Ag Today July 21, 2020

She has cancer and is high-risk for COVID complications. But like many essential farmworkers, she can’t stay home [PBS Frontline]

… While millions of people in America have been sheltering in place, Hernandez is one of many members of the country’s largely immigrant agricultural workforce who have been maintaining the country’s food supply throughout the pandemic — and who speak out in a new FRONTLINE investigation about their experiences of having to choose between their health and their jobs. … Through the stories of people including Hernandez, the investigation examines how so far, there are no national mandatory COVID protections specifically for agriculture workers — only voluntary guidelines; how companies don’t have to tell employees about outbreaks at their worksites; and the efforts to put in place more aggressive measures in California, where many of America’s fruits and vegetables are grown.


Santa Maria Code Enforcement helps respond to H-2A housing COVID-19 outbreak [Santa Maria Times]

As the Santa Barbara County Public Health Department takes the reins in investigating and responding to a COVID-19 outbreak among agricultural workers in Santa Maria, city Code Enforcement office is also working to ensure compliance with health and safety standards within the agricultural industry. The ongoing outbreak involves a group of motels being used partially for H-2A worker housing, operated by labor contractor Alco Harvesting, with 40 COVID-positive individuals and one death as of Friday, according to Public Health.


Forgotten farmers ask Congress for relief in next COVID-19 loan package [Nextar Media Group TV stations]

Only a tiny fraction of American farmers have been able to access coronavirus relief through the Paycheck Protection Plan (PPP) loan. The American Farm Bureau Federation is asking Congress to change the language in the next coronavirus relief package to include all farmers and extend access to PPP loans through harvest. … Karney says 86% of U.S. farmers, who identify as self-employed and lost money last year because of the trade wars, don’t qualify for a PPP loan. He’s asking Congress to change the wording of who qualifies.


Award to Vallejo groundskeeper in Monsanto cancer case slashed again — verdict upheld [San Francisco Chronicle]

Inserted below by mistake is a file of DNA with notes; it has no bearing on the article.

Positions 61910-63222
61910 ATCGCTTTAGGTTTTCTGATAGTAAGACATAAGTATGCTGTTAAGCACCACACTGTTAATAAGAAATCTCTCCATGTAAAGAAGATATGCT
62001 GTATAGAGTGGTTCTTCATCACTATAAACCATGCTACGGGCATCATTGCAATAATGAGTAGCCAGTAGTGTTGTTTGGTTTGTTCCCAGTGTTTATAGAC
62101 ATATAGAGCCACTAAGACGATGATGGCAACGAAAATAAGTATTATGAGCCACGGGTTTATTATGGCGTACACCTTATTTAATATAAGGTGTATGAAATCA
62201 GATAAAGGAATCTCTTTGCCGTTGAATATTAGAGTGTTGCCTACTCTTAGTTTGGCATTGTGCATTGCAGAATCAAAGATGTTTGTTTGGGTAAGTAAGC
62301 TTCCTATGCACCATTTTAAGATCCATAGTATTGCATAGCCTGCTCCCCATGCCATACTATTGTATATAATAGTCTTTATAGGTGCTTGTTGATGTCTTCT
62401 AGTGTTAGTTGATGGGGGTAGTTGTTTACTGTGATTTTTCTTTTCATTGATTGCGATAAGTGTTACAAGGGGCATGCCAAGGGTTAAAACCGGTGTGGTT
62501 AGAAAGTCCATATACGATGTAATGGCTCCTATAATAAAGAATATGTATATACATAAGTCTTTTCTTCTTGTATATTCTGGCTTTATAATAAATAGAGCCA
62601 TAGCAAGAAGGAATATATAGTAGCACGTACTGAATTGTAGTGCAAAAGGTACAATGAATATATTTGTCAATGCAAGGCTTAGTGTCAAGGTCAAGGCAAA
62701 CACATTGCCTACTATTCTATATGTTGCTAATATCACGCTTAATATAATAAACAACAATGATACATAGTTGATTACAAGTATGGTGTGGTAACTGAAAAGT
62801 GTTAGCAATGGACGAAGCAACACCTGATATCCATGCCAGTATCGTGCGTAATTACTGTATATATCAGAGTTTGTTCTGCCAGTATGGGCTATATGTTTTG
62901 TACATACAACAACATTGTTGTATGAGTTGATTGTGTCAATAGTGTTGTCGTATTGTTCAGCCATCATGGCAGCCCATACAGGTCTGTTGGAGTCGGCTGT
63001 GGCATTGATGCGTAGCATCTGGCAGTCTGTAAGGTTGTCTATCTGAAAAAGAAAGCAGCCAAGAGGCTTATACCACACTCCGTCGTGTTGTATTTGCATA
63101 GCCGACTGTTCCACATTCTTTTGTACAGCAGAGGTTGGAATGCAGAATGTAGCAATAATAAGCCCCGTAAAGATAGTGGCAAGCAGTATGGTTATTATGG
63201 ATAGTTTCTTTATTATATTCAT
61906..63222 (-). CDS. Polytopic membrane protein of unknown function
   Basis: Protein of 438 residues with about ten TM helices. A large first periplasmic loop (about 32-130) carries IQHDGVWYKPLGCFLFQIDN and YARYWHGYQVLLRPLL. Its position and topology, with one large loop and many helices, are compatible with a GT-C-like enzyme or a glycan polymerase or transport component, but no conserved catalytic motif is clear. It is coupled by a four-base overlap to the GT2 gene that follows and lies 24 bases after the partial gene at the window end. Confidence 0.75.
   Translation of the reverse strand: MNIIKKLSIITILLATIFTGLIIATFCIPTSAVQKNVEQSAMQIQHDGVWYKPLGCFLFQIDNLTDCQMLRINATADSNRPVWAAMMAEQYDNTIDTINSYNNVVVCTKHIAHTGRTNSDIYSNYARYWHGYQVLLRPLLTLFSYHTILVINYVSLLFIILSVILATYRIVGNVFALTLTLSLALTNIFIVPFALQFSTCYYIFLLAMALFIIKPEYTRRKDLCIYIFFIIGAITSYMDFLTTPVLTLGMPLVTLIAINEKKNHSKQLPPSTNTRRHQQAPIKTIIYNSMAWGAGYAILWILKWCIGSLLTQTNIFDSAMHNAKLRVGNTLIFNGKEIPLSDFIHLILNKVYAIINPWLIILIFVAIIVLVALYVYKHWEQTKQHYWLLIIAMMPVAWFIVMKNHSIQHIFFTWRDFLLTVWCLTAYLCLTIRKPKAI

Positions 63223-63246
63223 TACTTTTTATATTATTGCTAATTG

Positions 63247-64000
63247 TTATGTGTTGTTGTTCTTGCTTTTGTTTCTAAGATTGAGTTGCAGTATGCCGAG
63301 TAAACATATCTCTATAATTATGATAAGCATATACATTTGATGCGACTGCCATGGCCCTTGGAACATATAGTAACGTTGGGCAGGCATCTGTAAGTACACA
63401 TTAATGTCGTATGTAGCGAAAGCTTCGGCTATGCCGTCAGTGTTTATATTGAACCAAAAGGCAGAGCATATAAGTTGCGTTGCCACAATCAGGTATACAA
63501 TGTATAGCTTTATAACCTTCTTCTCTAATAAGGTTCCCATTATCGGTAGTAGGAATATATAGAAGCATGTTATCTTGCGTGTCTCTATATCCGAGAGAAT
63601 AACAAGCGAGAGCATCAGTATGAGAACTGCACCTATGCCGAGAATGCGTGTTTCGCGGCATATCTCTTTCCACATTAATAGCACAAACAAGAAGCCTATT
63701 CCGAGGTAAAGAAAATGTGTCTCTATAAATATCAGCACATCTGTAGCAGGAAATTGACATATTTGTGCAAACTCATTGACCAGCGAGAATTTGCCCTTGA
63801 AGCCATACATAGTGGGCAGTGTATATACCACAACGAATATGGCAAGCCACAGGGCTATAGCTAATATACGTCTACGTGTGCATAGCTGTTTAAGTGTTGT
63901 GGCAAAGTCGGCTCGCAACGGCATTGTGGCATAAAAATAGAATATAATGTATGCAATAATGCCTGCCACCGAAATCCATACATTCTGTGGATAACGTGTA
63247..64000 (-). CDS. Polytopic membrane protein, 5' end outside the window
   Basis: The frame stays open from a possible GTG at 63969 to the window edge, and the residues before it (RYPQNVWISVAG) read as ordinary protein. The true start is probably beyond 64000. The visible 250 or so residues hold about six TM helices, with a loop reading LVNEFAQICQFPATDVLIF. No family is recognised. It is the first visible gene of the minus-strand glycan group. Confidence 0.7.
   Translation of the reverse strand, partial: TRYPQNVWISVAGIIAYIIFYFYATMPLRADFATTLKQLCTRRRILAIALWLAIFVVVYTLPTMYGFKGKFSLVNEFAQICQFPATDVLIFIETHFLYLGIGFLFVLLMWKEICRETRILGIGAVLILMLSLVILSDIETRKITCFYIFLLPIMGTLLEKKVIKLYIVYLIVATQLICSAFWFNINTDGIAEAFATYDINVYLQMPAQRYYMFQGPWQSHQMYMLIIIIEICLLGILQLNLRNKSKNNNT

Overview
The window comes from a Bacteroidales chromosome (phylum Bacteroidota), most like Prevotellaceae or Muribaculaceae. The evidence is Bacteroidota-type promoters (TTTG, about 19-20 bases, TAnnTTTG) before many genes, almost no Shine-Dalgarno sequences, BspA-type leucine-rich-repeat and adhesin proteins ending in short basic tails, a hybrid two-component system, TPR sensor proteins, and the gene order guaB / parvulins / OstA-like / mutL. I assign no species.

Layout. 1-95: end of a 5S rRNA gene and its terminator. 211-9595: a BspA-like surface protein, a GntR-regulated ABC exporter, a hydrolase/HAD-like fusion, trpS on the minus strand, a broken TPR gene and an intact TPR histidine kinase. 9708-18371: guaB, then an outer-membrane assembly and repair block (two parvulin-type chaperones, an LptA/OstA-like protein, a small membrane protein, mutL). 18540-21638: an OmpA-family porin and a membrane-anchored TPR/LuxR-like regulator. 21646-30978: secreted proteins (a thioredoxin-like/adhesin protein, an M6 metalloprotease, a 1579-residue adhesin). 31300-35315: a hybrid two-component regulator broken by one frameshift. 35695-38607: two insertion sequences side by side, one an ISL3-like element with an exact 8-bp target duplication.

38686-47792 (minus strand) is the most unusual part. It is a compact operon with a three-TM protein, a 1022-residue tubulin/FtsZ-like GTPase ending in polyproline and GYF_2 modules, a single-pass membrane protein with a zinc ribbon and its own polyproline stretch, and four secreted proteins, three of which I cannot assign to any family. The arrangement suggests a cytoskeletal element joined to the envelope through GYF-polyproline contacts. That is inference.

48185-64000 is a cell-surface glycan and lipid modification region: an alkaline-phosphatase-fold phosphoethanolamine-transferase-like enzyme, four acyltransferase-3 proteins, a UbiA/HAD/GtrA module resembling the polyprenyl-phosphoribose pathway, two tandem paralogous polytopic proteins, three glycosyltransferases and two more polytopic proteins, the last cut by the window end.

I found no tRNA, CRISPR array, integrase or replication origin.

A state appeals court on Monday upheld a San Francisco jury’s groundbreaking verdict that Monsanto’s widely used herbicide caused a Bay Area school groundskeeper’s cancer and that the company disregarded public safety in marketing its product. But the First District Court of Appeal reduced Dewayne “Lee” Johnson’s damages from $78.5 million to $21.5 million, saying California law does not allow damages for reduced life expectancy. … With other trials pending nationwide, Bayer AG, which acquired Monsanto for $63 billion in 2018, announced a settlement last month that will pay nearly $10 billion to as many as 125,000 claimants.


Lassen Wolf Pack, state’s only known family, gives birth to pups for fourth consecutive year [Redding Record Searchlight]

The Lassen Wolf Pack, believed to be the only known wolf family remaining in California, gave birth to a new litter of pups for the fourth year in a row in 2020. The new litter has at least eight pups, bringing the pack’s total 14 members. Others in the pack include a mother, father and four “subadult wolves” from the pack’s prior litters. … Of this year’s eight pups, at least four are males and two are females, genetic testing shows.


Farmers doing more with less need help from above [Bakersfield Californian/Kern Business Journal]

… A combination of expanding global demand for California produce, stretched water resources, receding ground water levels and increasing government regulations caused Ackerknecht to search for ways to do more with less. Ackerknecht turned his attention to the sky for help. Like many valley farmers, Ackerknecht relies on aerial monitoring of his acreage and sophisticated computer systems to do the job that old-time farmers used to do by painstakingly walking the rows of their crops, vineyards and groves to spot problems.